Sunday, May 24, 2015

Christian Science Monitor: What are the world's most unusual libraries?

What are the world's most unusual libraries?

Improbable Libraries, by Alex Johnson, chronicles the lengths to which librarians the world over will go to serve their communities.

By Husna Haq

In Mongolia, Jambyn Dashdondog rides a camel to carry books to nomadic herding communities and remote parts of the Gobi desert.

In Argentina, artist and activist Raúl Lemesoff drives his “Weapon of Mass Instruction,” a 1979 Ford Falcon converted to look like an armored tank, to bring books to underserved communities.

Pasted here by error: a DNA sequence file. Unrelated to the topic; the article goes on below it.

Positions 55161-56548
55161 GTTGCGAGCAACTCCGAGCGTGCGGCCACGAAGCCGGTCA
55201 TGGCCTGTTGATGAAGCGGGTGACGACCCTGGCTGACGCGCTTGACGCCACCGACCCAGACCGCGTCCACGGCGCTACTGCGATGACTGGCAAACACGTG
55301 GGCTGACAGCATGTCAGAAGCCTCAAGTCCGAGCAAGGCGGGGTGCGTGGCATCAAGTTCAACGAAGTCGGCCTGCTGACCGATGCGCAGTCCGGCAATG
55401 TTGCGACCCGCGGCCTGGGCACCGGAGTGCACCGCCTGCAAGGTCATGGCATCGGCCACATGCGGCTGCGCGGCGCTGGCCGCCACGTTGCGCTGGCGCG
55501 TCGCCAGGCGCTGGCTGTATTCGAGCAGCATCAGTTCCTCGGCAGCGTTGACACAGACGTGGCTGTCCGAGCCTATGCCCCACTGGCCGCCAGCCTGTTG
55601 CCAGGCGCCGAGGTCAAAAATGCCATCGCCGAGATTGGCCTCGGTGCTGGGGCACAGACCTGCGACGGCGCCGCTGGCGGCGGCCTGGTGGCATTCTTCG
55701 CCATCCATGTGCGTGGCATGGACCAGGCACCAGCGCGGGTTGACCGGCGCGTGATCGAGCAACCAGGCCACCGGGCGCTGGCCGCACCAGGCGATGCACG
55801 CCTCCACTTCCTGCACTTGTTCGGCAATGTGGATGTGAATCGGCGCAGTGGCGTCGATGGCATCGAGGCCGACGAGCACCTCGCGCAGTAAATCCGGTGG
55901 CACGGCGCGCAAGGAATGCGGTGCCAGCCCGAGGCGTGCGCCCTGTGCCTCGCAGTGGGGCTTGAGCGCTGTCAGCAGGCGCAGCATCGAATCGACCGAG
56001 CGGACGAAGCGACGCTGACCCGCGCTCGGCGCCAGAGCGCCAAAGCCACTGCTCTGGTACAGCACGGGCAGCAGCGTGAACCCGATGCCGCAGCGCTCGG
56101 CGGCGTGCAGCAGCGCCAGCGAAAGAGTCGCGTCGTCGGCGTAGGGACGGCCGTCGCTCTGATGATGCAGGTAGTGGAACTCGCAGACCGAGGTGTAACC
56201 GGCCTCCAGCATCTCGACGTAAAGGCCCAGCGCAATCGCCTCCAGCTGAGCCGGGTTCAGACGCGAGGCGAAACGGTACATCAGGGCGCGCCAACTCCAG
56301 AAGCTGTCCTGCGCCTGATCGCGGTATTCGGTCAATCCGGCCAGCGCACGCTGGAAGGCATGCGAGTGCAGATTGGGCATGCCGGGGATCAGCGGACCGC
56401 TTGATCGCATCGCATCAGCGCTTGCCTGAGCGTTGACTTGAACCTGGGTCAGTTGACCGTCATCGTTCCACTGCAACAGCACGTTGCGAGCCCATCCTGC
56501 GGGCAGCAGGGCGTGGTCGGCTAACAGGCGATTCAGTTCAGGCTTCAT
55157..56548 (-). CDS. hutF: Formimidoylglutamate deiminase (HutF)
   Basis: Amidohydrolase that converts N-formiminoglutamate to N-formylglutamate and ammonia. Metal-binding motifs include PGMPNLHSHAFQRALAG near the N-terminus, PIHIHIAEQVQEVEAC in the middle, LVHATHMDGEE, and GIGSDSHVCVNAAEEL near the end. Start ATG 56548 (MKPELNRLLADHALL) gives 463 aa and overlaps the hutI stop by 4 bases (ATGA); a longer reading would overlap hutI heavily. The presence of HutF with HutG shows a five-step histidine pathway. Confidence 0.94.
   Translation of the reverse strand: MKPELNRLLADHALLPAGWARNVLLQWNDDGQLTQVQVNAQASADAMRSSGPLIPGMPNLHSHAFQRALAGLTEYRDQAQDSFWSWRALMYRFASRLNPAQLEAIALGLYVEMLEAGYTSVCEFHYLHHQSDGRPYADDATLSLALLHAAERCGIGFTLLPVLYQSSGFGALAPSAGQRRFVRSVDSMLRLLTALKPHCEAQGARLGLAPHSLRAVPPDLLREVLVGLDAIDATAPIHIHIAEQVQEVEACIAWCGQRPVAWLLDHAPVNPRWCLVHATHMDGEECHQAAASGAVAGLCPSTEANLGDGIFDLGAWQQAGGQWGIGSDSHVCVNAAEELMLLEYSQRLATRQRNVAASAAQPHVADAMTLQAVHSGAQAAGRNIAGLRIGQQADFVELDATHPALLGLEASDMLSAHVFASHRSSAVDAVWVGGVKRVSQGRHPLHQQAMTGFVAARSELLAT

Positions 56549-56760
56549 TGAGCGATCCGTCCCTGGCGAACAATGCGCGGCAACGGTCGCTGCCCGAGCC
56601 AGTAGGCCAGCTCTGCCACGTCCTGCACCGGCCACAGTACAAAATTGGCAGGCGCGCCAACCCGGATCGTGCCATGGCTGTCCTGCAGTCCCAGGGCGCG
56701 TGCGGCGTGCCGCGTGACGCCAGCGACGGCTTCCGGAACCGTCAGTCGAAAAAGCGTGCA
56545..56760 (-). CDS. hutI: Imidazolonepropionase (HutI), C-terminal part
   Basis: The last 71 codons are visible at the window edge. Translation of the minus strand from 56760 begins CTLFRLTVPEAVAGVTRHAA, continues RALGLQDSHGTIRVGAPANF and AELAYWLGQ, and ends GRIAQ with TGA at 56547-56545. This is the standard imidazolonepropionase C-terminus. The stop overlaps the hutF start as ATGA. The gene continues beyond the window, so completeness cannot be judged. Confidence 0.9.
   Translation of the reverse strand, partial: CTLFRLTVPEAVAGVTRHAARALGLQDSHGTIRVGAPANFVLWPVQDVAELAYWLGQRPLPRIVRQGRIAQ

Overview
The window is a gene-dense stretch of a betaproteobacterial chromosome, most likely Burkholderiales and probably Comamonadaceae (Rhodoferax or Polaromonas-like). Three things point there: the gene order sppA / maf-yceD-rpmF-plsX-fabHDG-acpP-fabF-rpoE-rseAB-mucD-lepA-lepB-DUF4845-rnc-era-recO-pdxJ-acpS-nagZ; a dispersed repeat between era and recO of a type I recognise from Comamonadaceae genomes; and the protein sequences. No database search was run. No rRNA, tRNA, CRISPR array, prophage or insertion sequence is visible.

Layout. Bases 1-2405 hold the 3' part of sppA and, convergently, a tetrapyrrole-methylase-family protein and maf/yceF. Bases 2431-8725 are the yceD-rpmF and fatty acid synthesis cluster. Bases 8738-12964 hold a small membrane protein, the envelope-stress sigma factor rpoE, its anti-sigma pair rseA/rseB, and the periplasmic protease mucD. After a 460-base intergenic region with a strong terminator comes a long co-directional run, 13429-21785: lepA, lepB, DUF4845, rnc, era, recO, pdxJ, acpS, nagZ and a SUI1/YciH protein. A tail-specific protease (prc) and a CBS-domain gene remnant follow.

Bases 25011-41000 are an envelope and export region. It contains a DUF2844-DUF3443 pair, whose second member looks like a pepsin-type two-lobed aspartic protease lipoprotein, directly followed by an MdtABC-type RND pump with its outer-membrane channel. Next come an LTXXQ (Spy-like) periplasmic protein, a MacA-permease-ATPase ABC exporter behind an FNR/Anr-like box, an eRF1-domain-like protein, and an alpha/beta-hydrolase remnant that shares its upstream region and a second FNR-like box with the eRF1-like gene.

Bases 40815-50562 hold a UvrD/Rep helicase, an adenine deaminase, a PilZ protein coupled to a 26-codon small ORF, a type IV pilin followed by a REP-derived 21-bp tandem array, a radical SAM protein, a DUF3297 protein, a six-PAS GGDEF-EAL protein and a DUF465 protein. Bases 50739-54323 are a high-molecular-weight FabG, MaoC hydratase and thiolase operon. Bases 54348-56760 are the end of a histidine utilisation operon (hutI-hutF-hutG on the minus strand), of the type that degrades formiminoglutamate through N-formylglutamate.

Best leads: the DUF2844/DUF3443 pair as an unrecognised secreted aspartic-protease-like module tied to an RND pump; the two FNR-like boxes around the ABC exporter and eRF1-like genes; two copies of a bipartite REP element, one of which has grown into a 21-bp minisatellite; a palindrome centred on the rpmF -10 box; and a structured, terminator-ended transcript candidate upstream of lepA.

And in Norway, "Epos," a floating library aboard an 80-foot-long ship travels the western coast of the Scandinavian country, providing residents in sparsely-populated districts access to thousands of books.

Johnson traces the ingenuity and creativity behind these libraries to Mary Titcomb, an originator in Library and Information Science, who in 1905 started started a horse-drawn library program in Maryland, considered one of the first mobile libraries.

"The square-shaped hardcover Improbable Libraries is definitely a labor of love for literature, and offers a global perspective on how essential access to books is in bringing communities vibrancy and education," writes arts news site Hyper Allergic. "Almost all these libraries are free, and without membership, and it’s the passion of the people involved that keeps them going."

Source: Christian Science Monitor

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